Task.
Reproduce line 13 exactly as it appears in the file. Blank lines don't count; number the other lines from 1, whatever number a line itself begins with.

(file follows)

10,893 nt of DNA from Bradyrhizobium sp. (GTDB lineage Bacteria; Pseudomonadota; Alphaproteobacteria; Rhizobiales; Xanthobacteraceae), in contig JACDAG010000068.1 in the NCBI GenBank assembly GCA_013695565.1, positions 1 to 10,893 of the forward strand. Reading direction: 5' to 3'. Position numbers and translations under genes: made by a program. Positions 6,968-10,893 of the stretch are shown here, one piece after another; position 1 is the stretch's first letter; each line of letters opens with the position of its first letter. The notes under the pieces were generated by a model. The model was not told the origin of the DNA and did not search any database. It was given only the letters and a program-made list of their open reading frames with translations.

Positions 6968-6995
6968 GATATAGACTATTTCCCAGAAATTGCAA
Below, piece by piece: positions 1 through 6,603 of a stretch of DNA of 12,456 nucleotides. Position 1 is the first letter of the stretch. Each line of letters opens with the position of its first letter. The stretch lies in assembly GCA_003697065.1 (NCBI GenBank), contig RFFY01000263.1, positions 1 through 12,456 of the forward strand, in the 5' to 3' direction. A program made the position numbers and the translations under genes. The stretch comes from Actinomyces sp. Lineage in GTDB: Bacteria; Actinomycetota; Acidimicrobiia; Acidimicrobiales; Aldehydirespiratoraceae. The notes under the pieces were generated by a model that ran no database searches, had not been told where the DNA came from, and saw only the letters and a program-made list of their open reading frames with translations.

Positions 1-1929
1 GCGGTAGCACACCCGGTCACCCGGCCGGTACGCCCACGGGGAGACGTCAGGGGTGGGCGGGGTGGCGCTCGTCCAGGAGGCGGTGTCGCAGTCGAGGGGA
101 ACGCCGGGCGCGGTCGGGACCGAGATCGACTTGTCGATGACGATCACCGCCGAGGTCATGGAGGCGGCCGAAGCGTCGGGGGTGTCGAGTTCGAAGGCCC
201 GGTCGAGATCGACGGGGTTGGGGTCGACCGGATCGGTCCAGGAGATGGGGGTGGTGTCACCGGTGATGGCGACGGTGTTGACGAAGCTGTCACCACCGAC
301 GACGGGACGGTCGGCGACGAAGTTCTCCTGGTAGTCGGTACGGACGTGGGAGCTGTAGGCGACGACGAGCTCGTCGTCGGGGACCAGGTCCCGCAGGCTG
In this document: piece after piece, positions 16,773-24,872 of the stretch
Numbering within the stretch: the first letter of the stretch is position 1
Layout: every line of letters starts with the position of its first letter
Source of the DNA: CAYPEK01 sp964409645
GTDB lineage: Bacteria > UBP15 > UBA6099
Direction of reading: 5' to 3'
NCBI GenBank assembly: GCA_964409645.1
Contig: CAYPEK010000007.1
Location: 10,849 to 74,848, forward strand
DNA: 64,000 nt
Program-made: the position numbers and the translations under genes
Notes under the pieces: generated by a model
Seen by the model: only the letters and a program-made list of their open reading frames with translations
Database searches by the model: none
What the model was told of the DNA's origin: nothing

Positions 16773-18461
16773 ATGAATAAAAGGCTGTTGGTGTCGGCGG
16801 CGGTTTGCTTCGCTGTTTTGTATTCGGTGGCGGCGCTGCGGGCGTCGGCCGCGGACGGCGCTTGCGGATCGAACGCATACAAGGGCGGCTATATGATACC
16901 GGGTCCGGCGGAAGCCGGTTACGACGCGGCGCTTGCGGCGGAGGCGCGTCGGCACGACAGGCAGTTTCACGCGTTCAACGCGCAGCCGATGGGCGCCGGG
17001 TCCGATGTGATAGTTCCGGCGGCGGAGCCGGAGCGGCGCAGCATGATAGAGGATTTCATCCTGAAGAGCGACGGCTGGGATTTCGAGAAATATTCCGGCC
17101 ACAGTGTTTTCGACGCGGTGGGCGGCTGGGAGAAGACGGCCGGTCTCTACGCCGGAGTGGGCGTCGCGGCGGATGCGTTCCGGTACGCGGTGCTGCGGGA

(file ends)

Source of the DNA: CAYPEK01 sp964409645